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Beneficial Ownership Information FinCEN

Friday December 29, 2023

There has been much discussion about the new Beneficial Ownership Information (BOI) reporting required by the US Treasury Department’s Financial Crimes Enforcement Network (FinCEN) and where CPAs fit into the process.

The BOI reporting requirement, mandated by the Corporate Transparency Act (CTA) of 2021, requires corporations, limited liability corporations, and other entities formed under state law or foreign law and registered to do business in the U.S. to report their actual ownership to FinCEN. The required reporting aims to deter money laundering, corruption, and other illicit activities—all things of interest to CPAs.

It appears that many companies are unprepared to meet the new requirements. The prevailing thought is that these companies will seek professional assistance when completing the reporting requirement. Should the service be provided by a lawyer or a CPA? The answer lies in the details that are not yet finalized.

There are discussions on whether completing the reporting would be considered the practice of law. That determination would need to be made by the Idaho State Bar, which oversees the practice of law in the State. The State Board of Accountancy cannot make that determination.

Then, there are the requirements that FinCEN is asking for as part of the reporting. A proposed certification includes the statement, “I certify that the information furnished is true, correct, and complete.”

While the reporting company will be required to make the certification, any individual who files the report as an agent of the reporting company will certify on the reporting company’s behalf.

It should be noted that FinCEN rejected suggestions to change the certification language by using terms such as “to the best of their knowledge” or “…after reasonable and diligent inquiry.”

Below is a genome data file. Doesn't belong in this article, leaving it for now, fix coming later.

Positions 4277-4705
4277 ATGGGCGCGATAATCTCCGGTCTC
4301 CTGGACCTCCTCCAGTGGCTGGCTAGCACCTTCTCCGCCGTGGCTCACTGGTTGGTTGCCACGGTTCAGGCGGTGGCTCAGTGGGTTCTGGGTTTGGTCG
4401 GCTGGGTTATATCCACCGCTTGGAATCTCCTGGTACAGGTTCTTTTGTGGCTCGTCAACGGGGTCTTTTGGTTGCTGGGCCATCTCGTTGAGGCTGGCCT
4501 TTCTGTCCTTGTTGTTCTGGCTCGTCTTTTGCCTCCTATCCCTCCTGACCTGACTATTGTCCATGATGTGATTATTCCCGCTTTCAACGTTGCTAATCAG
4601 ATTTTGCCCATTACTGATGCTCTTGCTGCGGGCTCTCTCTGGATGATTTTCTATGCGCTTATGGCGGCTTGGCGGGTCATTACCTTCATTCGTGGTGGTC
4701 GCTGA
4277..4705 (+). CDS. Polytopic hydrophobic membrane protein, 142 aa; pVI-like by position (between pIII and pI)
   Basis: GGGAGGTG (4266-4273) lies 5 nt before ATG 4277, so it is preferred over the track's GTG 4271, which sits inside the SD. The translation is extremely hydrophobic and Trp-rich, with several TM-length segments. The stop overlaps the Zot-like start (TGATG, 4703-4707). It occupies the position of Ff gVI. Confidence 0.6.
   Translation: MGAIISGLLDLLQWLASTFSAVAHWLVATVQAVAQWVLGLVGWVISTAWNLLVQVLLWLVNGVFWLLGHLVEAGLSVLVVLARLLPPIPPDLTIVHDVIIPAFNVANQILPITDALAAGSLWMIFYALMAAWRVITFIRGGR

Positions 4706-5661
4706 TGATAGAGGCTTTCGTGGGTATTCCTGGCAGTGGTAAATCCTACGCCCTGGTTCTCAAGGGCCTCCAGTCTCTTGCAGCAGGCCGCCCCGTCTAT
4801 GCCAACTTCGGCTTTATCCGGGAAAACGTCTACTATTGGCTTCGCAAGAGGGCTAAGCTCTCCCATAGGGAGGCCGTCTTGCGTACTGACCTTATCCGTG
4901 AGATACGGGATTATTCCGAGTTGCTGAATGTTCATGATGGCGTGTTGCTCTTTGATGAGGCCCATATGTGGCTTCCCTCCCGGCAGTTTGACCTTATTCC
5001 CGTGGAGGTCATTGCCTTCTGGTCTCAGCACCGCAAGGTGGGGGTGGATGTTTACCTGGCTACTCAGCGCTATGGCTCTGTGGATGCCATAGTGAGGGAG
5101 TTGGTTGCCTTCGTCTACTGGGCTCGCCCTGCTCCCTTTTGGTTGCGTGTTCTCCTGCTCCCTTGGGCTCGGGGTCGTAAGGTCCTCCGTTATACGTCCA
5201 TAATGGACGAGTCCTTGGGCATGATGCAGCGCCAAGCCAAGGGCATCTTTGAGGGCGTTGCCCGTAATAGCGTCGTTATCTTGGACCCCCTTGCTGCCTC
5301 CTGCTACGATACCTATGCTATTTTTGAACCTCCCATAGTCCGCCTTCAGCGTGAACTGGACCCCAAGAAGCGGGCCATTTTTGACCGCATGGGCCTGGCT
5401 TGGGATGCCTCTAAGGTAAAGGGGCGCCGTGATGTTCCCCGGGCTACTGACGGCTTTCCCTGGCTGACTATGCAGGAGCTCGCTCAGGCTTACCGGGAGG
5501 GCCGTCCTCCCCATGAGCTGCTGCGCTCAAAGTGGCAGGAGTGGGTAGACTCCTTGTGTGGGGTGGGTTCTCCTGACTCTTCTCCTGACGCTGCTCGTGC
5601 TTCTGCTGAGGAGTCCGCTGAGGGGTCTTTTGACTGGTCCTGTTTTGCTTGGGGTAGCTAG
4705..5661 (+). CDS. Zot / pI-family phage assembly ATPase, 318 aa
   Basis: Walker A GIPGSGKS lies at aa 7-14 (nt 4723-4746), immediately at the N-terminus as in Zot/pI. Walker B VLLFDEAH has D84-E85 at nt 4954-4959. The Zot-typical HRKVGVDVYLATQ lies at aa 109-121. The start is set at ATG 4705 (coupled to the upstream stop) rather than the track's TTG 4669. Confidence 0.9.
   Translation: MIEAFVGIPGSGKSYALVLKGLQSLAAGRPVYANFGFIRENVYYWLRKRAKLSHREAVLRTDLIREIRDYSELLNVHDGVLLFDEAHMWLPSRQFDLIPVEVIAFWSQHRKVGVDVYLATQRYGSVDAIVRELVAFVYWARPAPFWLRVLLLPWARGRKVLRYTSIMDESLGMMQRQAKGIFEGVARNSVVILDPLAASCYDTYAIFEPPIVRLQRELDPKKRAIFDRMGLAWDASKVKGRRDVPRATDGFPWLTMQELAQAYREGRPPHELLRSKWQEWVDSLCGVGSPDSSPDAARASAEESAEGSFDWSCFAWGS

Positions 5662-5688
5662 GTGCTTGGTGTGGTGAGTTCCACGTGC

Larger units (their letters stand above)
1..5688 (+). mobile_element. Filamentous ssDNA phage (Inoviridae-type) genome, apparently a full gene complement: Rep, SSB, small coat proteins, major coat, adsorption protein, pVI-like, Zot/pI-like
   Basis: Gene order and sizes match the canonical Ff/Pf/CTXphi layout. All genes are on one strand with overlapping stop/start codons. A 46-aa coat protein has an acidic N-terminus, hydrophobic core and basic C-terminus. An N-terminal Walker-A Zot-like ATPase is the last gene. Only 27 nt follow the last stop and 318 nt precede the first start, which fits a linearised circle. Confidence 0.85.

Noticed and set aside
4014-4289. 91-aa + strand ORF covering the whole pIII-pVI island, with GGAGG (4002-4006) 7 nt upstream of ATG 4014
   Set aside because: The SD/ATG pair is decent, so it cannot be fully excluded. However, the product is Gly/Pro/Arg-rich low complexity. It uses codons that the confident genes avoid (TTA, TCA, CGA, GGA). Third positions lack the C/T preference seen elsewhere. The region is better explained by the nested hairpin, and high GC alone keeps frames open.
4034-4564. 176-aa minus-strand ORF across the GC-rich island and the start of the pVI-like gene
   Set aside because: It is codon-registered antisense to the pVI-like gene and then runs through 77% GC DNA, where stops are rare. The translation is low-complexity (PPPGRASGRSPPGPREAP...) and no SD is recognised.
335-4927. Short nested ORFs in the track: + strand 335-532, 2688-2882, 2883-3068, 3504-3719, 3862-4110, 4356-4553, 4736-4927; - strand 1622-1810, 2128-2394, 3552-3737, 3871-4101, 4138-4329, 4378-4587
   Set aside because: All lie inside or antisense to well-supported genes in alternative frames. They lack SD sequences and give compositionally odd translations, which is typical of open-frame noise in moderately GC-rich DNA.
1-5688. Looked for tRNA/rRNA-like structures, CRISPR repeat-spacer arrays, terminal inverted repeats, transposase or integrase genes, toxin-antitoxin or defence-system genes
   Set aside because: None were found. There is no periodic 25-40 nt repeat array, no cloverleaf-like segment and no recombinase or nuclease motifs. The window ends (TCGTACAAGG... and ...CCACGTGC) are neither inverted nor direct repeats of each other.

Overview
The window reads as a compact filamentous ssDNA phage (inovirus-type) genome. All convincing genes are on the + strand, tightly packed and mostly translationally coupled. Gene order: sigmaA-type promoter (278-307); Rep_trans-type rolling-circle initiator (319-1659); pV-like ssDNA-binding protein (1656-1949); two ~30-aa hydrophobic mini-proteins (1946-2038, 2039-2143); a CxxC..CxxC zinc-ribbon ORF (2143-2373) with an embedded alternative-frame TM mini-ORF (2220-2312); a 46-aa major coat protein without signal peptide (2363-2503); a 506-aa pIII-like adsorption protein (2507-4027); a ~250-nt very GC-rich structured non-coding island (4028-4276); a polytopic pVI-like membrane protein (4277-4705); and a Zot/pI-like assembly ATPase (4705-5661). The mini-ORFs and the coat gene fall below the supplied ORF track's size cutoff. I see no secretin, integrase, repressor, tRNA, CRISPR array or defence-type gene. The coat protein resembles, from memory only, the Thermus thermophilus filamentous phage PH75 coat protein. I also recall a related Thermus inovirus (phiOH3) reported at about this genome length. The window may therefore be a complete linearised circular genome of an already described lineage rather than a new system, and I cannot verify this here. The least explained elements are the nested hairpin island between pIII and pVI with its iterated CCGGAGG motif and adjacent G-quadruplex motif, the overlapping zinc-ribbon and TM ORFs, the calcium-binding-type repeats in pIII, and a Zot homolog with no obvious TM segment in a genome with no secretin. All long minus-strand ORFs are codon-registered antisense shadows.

The discussion was that this speaks to FinCEN’s desire to require an attestation of the accuracy or other certification of the requested reporting.

During the rulemaking process, FinCEN has recognized the existence of “applicable state laws and board of accountancy rules or regulations, which may be more exacting or stringent in some respects than Circular 230.”

There have been questions about the Board’s position on this matter. As previously noted, there are still questions about the required reporting.

What will the final certification look like? Would this be considered an attestation engagement (there are supporting document verification requirements) and thus subject to peer review? If the reporting company is on the hook for the reporting, why should the CPA be concerned when reporting on behalf of the company?

Until there is some finalization to this process, the Board is unable to offer any guidance or guardrails. But with all the uncertainty around the reporting, CPAs must be cautious and make informed decisions before engaging to perform such services.  The Board will continue to monitor the situation and provide any guidance as necessary as the reporting requirements are finalized.

Category: Accountancy;